Trump’s Promise to cut Government Jobs Realized

Donald Trump promised during the primaries that he would “drain the swamp” in Washington and cut what he called a “bloated” federal government every way he could. A little over six months into his presidency the Trump administration has managed to shed almost 11,000 federal employees, reversing a two-year trend of gains throughout the executive branch.

President Donald Trump’s budget proposal could lead to between 100,000 and 200,000 cuts to federal civilian jobs, said Mark Zandi, chief economist at Moody’s Analytics, told Fortune. That amounts to no less than a 9 percent cut in civil servant jobs. The postal service is an independent agency and therefore exempted from the general budget process.

Trump’s budget proposal calls for a 20 percent reduction in spending by the Environmental Protection Agency, as well as the departments of Agriculture, State, and Labor. As promised during the election, President Trump is asking Congress to eliminate funding for nineteen agencies including the Corporation for Public Broadcasting and the National Endowment for the Arts.

“Trump stuck to his script,” Zandi. “He said this is what he was going to do, and he’s doing it. Increase military, increase spending on veterans and cut everything else. It’s not at all surprising.

The Bureau of Labor Statistics’ July jobs report released showed non-postal federal agencies employed 2,188,900 workers at the end of the month. That’s down 2,200 from June and 10,700 from January. President Trump has prioritized shrinking the civilian workforce and issued an executive order calling on agencies to develop short and long-term strategies to cut employees. Agencies turned in preliminary drafts for those plans on June 30 in which leaders were required to spell out what steps they have already taken to trim their rolls.

Progressives argue that Trump’s focus on eliminating government jobs herring since civil servant jobs are near historic lows. They accounted for 2% of U.S. jobs in the early 1990s and between 3% and 4% of U.S. jobs in the 1960s.

As always statistics and numbers are only as meaningful as those who use them to prove their point. Yes, civilian jobs have fallen dramatically from their all-time high in 1942. Then again, that was at height of a World War when the vast majority of those eligible for the work force were scattered around the world saving our Republic.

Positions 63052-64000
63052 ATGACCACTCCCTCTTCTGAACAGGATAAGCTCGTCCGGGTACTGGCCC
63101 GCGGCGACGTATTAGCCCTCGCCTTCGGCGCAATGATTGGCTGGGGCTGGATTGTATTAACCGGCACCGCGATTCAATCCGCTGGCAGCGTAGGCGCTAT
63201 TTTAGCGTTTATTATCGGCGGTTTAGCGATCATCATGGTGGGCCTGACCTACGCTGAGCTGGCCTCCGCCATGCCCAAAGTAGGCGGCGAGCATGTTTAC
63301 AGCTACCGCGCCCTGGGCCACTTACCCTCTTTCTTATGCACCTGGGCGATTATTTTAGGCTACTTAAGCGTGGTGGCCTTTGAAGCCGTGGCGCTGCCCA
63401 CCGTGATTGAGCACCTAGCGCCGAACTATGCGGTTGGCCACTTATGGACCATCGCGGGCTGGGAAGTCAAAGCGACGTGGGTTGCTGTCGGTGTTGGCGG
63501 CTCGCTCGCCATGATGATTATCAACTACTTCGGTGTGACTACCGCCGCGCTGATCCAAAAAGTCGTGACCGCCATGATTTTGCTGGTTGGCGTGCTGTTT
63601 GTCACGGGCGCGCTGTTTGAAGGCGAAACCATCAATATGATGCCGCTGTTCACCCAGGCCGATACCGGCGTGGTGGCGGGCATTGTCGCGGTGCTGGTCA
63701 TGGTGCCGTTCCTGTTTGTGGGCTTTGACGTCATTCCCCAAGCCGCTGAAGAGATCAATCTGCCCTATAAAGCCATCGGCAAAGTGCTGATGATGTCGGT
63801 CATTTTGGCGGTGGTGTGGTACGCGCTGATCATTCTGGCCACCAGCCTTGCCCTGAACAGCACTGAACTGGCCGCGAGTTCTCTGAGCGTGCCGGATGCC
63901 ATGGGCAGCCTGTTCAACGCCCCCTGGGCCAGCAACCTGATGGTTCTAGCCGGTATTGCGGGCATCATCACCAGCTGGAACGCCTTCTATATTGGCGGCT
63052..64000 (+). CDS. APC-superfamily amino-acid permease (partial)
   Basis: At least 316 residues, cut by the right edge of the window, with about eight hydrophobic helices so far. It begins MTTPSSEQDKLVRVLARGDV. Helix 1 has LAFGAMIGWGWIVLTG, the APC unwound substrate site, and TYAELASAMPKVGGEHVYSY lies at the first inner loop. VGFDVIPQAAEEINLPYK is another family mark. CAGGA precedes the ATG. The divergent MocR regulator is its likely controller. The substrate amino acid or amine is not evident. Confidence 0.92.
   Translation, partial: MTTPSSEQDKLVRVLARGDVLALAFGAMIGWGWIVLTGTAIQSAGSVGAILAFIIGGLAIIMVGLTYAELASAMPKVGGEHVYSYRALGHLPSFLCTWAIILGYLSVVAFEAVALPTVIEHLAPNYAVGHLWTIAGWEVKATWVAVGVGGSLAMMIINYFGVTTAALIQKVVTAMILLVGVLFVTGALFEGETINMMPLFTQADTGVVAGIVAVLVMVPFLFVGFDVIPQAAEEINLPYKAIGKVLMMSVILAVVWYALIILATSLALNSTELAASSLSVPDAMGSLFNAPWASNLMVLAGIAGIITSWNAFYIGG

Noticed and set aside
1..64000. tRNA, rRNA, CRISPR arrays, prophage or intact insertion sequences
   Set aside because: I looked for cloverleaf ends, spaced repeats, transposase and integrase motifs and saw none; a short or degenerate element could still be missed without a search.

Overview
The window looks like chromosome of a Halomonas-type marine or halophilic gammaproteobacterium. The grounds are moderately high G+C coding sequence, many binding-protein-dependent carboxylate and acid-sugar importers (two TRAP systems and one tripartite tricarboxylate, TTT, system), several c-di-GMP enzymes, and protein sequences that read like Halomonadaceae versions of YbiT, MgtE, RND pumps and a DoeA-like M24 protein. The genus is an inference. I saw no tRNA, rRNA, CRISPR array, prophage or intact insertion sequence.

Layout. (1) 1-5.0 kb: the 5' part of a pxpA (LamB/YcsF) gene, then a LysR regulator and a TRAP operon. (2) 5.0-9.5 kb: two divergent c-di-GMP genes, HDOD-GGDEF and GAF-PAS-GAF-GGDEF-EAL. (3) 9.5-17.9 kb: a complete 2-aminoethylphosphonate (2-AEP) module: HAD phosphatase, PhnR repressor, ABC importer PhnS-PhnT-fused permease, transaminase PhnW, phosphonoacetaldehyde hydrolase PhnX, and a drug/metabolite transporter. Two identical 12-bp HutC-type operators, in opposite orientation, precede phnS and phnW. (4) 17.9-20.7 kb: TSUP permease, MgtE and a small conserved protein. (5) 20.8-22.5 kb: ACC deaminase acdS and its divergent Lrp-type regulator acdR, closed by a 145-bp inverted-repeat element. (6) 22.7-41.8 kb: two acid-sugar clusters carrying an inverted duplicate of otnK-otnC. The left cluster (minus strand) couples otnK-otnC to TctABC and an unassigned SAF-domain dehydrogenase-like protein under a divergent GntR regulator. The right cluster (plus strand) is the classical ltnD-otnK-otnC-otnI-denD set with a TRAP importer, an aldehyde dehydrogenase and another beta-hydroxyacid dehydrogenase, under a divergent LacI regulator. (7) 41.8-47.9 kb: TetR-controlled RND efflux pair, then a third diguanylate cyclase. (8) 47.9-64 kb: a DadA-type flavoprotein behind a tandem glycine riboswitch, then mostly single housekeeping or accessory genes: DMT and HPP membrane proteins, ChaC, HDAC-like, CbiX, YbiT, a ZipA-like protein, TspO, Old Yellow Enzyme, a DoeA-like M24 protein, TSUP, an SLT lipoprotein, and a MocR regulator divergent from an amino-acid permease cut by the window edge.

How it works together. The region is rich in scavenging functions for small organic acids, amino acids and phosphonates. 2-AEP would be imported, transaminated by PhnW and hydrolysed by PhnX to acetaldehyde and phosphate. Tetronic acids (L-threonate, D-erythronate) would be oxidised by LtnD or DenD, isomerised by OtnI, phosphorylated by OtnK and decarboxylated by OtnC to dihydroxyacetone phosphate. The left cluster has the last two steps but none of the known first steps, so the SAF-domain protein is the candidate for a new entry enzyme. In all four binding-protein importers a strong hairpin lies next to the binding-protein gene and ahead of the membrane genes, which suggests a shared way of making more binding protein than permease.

The majority of federal jobs in the 1960s were clerical positions that computers have made obsolete. Also, in 1966, there was no Federal Emergency Management Agency, Environmental Protection Agency, nor Department of Homeland Security. Conservatives have long argued all three should be eliminated for a number of reasons.

There was a marked increase in civil servant jobs during the first six months of both the Bush and Obama administrations. During the first six months of George W. Bush’s presidency, over 30,000 federal jobs were added and double that for Barack Obama.

The Office of Management and Budget (OMB) will evaluate and ultimately approve agency plans to slash their workforces in the coming months. Final proposals are due by September 30 and to be included in the administration’s fiscal 2019 budget proposal.

The Environmental Protection Agency told Newsweek: “EPA is returning to its core statutory mission, and focusing on greater value and results. EPA will partner with the states and tribes to ensure a thoughtful approach is used to maximize resources to protect our air, land, and water. And, we will work with EPA staff to effectively use every taxpayer dollar that we are entrusted,”

There is no area where President Trump is more likely to succeed in keeping his campaign promises than in cutting federal spending. Congress votes on the budget, and some establishment Republicans have already taken issue with how far Trump’s proposed cuts would go. However, GOP lawmakers are likely to sign on to cuts that are plenty deep.

Republican majorities in the House and Senate agreed last year on a nonbinding budget blueprint that would cut the nondefense workforce by 10 percent – something Barack Obama promised to veto.

Trump’s campaign promise to reduce the size of the federal government, especially in areas such as education and environment, was accompanied by his promise to increase jobs in the private sector. Preliminary figures released by the Department of Labor showed a total of 317,000 additional jobs in the two full months that Trump was in office.

If the Republican leadership bands together in other areas we are bound to see more promises kept.

~ American Liberty Report